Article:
The Journal of Social Science Education will publish a special issue in August 2017 on the theme of ‘Character education and citizenship education’.
This issue will be dited by Ian Davies, University of York, UK; Tilman Grammes, University of Hamburg, Germany; Hiroyuki Kuno, Nagoya University, Japan.
We wish to explore the connections (explicit or otherwise) between character education and citizenship education. We wish to provide a platform for debate and discussion in which there are opportunities for the presentation of theory and concepts in the field, their history and tradition, empirical research, including practitioner research. Local project reports from within and beyond Europe are welcome as well as comparative studies.
We would welcome writing that explores any relevant work. This would include the philosophical bases of citizenship education and character education; their histories and contemporary characterizations in relation to policy, professional action and perceptions of a wide range of stakeholders (including young people, parents and others). Work that considers either citizenship or character will be accepted. Work that compares the fields of character and citizenship will also be obviously very strongly relevant to this issue.
Throughout we are keen not to place unhelpfully narrow boundaries around the characterizations of ‘citizenship’ and ‘character’.
“Character” may mean different things to different people. It could include an emphasis on virtues; it could be related to values and to moral education concepts of different kinds.; some see it as being principally about spirituality and individuality. It has been seen by some as being attached to particular political philosophies including neo-liberalism. For some it is conservative; for others radical.
We recognize that ‘citizenship’ may be defined and discussed in various ways. Some of the different formulations include using citizenship as a means to identify those who do not belong; it may be seen as the way in which rights are achieved and duties formally agreed. It might allow for narrow nationalism or expansive approaches to being a citizen of the world. It may be conservative or radical. We are interested in clarifying and promoting forms of democratic citizenship but this would not exclude considerations of other approaches.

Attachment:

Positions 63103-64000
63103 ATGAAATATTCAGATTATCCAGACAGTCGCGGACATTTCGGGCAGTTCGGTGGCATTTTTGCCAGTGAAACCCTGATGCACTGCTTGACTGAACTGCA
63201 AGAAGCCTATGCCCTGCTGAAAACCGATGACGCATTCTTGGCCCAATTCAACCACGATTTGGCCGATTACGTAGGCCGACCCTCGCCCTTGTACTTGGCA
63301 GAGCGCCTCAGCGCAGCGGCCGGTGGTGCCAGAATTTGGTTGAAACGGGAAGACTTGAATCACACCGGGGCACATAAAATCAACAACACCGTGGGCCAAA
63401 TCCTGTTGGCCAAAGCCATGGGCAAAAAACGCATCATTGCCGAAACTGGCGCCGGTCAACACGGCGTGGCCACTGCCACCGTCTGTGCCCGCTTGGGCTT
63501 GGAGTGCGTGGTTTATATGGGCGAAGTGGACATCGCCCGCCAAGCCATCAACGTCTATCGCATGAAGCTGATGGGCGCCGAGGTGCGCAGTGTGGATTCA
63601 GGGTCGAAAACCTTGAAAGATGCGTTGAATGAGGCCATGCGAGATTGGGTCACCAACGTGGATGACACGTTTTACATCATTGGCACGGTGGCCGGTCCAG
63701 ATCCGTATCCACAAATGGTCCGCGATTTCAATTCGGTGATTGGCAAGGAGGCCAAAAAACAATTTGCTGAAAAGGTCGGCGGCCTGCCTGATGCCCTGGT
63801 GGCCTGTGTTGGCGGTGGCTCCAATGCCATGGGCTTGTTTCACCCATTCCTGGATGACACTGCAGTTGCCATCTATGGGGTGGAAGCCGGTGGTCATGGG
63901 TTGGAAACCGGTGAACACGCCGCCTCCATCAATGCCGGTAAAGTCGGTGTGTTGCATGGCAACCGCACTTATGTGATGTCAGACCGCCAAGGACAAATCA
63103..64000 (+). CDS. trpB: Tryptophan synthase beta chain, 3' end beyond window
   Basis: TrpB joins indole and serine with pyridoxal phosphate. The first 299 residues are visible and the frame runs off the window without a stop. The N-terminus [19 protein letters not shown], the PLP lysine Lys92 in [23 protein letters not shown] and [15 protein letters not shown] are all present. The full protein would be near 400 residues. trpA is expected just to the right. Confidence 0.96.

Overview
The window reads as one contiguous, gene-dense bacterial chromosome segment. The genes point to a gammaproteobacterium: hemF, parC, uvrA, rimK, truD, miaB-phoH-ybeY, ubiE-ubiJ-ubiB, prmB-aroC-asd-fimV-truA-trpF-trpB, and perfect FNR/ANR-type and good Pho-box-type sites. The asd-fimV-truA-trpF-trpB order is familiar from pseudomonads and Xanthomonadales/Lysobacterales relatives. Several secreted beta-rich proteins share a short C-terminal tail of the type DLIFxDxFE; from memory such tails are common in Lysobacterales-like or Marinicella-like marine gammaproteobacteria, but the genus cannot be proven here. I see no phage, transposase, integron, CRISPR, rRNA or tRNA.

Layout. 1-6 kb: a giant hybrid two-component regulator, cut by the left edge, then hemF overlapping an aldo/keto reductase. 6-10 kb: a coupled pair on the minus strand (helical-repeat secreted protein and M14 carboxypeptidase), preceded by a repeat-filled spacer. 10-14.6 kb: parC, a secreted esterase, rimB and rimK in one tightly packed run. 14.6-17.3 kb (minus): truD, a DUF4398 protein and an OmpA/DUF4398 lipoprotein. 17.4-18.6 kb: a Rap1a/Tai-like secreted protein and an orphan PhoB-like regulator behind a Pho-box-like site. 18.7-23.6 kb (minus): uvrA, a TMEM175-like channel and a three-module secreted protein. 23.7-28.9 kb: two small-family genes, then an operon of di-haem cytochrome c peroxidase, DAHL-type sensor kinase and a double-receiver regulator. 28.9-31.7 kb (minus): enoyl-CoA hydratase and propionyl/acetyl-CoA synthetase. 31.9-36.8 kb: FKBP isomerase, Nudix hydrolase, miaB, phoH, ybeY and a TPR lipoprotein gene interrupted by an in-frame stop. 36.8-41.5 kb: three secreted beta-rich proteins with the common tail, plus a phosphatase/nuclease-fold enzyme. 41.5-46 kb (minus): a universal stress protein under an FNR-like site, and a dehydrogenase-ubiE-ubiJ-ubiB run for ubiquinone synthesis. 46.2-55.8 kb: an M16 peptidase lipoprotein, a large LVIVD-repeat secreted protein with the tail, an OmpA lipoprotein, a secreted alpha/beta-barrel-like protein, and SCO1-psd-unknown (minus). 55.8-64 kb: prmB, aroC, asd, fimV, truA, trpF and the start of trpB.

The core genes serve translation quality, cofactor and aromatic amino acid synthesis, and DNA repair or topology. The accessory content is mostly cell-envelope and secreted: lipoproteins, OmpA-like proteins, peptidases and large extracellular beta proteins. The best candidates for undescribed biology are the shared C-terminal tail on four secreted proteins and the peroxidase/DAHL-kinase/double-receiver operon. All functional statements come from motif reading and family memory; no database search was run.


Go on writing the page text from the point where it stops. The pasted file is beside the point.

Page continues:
Bernard Crick, who was extremely influential in the development of citizenship education, devoted much time to considering political virtues. His well-known statement “politics is ethics done in public” seems to suggest at least the possibility of a connection between citizenship and character.
We are reluctant to impose a very rigid framework but we would be interested in knowing how authors respond to one or more of the following (overlapping) questions:
The issue will contain:
The focus of the special issue will be education but the editors will welcome theoretical and other material that allows for consideration of issues using insights from a range of academic disciplines and areas (e.g. political science; psychological perspectives; international studies etc.).Guidance about the presentation of articles is available on the JSSE site at http://jsse.org/index.php/jsse/about/submissions#authorGuidelines
Those wishing to discuss matters about the special issue should contact:
Professor Tilman Grammes, University of Hamburg, email: firstname.lastname@example.org or
Articles and reviews should be submitted to Tilman Grammes email@example.com
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